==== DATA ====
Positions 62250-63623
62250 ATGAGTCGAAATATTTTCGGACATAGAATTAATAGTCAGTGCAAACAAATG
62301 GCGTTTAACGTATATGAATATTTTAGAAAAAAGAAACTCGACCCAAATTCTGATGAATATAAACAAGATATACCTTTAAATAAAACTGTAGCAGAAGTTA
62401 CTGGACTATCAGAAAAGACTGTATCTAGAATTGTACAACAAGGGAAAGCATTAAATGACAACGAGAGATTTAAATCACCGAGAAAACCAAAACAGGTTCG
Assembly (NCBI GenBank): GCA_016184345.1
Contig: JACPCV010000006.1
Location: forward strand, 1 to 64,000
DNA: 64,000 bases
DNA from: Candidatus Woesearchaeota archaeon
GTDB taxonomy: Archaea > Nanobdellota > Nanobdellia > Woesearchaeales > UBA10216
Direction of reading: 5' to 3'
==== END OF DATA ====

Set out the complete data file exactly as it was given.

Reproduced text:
Positions 62250-63623
62250 ATGAGTCGAAATATTTTCGGACATAGAATTAATAGTCAGTGCAAACAAATG
62301 GCGTTTAACGTATATGAATATTTTAGAAAAAAGAAACTCGACCCAAATTCTGATGAATATAAACAAGATATACCTTTAAATAAAACTGTAGCAGAAGTTA
62401 CTGGACTATCAGAAAAGACTGTATCTAGAATTGTACAACAAGGGAAAGCATTAAATGACAACGAGAGATTTAAATCACCGAGAAAACCAAAACAGGTTCG
Assembly (NCBI GenBank): GCA_016184345.1
Contig: JACPCV010000006.1
Location: forward strand, 1 to 64,000
DNA: 64,000 bases
DNA from: Candidatus Woesearchaeota archaeon
GTDB taxonomy: Archaea > Nanobdellota > Nanobdellia > Woesearchaeales > UBA10216
Direction of reading: 5' to 3'